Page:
June 2 (Tue) - 12:00pm - 1:15pm
Melanie Arndt
Institute for East and Southeast European Studies, Regensburg

History Corner, Room 307

“Chernobyl children” is not only a common label for the youngest victims of the nuclear disaster in the Soviet Union on 26 April 1986, but also the name that many civic organizations involved in providing help to victims use. In a broader sense, this metaphor has also been applied to social, political, and technical actors who were not directly affected by Chernobyl’s radioactive fallout, including some as far away as the United States. In this paper, I examine the interplay between those different actors from local and global perspectives, and the social and political responses to the elusive threats of a major nuclear accident.

The many legacies of “Chernobyl” are closely intertwined with the Cold War.  Cold War divisions influenced perception of the disaster and the ways in which states and communities dealt with it. I analyze therefore not only the obvious differences because of the different underlying political, social and cultural systems of the societies, but also the similarities and commonalities transcending system boundaries based on the common challenge of having to deal with the profound uncertainties connected with the use of radioactivity. International and transnational involvement in the mitigation of the consequences of the Chernobyl disaster played an important role in the transfer of knowledge and resources. The paper looks at many of these transfer processes that were multidirectional and resulted in sometime rather paradoxical outcomes -- for example turning “Chernobyl children” into “cosmopolitans.” Archival material in the former Soviet republics and the United States, memoir literature and qualitative interviews with survivors, experts and activists provide the foundation for this analysis.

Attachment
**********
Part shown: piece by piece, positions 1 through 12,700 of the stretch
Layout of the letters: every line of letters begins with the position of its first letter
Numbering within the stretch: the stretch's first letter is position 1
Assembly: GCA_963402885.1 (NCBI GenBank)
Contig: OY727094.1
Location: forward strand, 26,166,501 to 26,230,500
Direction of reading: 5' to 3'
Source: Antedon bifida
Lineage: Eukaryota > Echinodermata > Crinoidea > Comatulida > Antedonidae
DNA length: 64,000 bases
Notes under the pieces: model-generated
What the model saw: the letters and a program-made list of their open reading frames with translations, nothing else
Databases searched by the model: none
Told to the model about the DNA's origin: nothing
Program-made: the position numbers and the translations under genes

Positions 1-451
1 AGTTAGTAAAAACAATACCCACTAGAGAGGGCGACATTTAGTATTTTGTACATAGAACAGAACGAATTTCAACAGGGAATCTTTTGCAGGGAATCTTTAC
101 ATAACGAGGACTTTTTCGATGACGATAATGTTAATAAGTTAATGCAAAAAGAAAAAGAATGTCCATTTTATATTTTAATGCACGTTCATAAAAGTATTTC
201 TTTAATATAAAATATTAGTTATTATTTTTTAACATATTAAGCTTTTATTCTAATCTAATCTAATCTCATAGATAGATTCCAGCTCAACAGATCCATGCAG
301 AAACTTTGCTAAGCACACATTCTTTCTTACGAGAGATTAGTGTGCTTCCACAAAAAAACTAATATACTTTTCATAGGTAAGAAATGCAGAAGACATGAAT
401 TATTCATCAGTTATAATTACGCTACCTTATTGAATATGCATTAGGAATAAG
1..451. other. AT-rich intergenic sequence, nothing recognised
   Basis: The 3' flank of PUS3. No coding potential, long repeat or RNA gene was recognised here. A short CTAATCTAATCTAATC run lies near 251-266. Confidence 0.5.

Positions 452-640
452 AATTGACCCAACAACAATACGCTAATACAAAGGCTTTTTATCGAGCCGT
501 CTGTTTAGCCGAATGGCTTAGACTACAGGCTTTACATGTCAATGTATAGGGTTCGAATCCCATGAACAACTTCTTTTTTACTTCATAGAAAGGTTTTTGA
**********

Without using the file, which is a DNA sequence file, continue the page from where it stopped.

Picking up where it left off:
Melanie Arndt is an historian of environmental and social history who specializes in disasters as transnational processes. Since July 2014, she has been one of three directors of the French-German research project “Contemporary Environmental History of the Soviet Union and the Successor States, 1970-2000. Ecological Globalization and Regional Dynamics (EcoGlobReg)” at the Institute for East and Southeast European Studies, Regensburg, Germany. From 2008-2012 she was the director of an international research project titled: “Politics and Society after Chernobyl: Belarus, Ukraine, Russia, Lithuania, and Germany,” funded by the German Volkswagen Foundation at the Center for Contemporary History, Potsdam, Germany. She has taught environmental history and historical disaster research at Regensburg University, the Humboldt University in Berlin, Potsdam University, and the European Humanities University Vilnius/Minsk in Lithuania. Since December 2012, Melanie Arndt has been working at the Graduate School for Eastern and Southeast European Studies at the University Regensburg, Germany.

After working in Minsk, Belarus from 1996 to 1997, Arndt studied political science, Eastern European studies, and history at the Potsdam University, the Free University in Berlin, and the School of Slavonic and East European Studies in London. She received her PhD from the Humboldt University. Arndt has published extensively on environmental history, human security, memory, including Health Policy in Divided Berlin, 1948-1962 (Böhlau, 2009) and Chernobyl: Consequences of the Reactor Accident for the Federal Republic of Germany and the GDR (Bundeszentrale für politische Bildung, 2011).

RSVP requested.

Co-sponsored by the Center for International Security and Cooperation.